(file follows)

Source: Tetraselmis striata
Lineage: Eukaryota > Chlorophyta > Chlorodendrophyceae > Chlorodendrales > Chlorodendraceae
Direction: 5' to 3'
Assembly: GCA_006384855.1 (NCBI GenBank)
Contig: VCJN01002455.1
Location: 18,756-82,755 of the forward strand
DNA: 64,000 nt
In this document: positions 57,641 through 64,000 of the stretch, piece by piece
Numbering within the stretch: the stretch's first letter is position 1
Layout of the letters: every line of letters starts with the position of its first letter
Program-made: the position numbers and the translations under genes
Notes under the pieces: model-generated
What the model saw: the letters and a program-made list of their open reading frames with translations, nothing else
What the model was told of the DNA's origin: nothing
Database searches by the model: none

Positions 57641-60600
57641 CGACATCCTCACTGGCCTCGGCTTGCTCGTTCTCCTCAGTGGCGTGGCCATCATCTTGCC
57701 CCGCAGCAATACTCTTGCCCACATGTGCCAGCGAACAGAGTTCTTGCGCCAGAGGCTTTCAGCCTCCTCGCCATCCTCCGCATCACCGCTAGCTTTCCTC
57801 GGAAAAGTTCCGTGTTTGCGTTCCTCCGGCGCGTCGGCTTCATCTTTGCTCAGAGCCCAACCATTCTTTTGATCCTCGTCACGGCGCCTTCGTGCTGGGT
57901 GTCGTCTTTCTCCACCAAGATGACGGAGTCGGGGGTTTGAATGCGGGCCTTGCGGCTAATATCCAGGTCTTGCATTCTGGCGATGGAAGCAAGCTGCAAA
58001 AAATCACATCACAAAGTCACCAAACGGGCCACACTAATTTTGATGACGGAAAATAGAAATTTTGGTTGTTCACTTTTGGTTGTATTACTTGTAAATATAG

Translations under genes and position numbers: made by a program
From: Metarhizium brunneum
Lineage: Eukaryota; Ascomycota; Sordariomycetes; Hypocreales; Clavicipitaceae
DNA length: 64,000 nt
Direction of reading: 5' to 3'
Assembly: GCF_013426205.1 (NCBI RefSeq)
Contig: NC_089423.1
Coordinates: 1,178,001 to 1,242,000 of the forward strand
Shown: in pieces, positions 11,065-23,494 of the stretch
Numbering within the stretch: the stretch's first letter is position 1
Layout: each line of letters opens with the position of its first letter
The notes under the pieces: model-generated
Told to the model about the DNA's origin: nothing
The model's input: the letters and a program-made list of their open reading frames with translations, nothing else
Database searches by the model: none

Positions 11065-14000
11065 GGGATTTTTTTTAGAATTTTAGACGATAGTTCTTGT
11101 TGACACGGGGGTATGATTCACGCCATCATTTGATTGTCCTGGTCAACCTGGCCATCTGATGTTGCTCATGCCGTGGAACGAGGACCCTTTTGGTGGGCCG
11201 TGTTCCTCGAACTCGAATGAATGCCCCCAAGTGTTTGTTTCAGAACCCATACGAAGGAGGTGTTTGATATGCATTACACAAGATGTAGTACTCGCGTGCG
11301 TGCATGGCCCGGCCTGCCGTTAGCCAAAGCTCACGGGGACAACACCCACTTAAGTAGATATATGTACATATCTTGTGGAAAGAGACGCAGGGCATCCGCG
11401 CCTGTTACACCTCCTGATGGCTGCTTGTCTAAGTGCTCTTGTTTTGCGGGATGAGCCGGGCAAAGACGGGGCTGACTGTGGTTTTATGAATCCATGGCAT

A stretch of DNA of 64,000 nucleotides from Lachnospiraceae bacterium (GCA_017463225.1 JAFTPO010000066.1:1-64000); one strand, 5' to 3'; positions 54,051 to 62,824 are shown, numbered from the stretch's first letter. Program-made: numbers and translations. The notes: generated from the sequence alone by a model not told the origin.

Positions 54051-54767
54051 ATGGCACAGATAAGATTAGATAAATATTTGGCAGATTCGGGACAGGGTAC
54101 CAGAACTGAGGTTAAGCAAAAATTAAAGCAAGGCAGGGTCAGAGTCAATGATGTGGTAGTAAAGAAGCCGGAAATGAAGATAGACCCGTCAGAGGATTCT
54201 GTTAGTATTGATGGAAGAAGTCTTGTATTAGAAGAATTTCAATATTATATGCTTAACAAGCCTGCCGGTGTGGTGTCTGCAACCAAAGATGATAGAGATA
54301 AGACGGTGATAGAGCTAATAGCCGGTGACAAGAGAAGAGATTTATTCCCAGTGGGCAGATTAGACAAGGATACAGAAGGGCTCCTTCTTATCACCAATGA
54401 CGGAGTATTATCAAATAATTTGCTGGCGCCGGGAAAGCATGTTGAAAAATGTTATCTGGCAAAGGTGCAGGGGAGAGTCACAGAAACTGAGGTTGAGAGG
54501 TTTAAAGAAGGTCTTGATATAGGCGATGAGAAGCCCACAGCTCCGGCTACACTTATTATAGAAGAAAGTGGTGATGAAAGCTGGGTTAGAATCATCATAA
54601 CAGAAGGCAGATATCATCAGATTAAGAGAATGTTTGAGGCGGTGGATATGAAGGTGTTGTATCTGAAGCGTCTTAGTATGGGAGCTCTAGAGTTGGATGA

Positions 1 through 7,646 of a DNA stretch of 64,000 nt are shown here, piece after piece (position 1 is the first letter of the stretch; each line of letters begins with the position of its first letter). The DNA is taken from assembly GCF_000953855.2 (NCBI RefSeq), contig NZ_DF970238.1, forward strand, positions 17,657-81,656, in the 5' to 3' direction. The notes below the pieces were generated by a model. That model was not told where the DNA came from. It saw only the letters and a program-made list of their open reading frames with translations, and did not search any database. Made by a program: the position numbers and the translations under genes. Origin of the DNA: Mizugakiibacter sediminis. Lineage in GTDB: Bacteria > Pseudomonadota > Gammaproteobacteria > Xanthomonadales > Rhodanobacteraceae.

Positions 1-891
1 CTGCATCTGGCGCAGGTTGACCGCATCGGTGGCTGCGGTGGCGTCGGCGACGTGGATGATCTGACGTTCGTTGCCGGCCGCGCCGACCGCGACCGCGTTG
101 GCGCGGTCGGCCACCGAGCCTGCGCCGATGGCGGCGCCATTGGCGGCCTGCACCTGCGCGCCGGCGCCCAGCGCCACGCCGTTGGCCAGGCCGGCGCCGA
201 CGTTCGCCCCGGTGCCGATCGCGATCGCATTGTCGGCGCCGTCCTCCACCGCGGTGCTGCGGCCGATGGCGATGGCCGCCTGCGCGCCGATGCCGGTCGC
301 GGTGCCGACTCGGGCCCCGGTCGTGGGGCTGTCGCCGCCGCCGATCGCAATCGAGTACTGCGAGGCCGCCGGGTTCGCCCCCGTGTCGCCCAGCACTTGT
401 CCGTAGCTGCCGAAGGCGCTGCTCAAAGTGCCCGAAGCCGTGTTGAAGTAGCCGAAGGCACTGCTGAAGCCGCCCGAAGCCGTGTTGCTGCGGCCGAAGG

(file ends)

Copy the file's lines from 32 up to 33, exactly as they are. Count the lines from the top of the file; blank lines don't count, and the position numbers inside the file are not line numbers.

Layout: each line of letters opens with the position of its first letter
The notes under the pieces: model-generated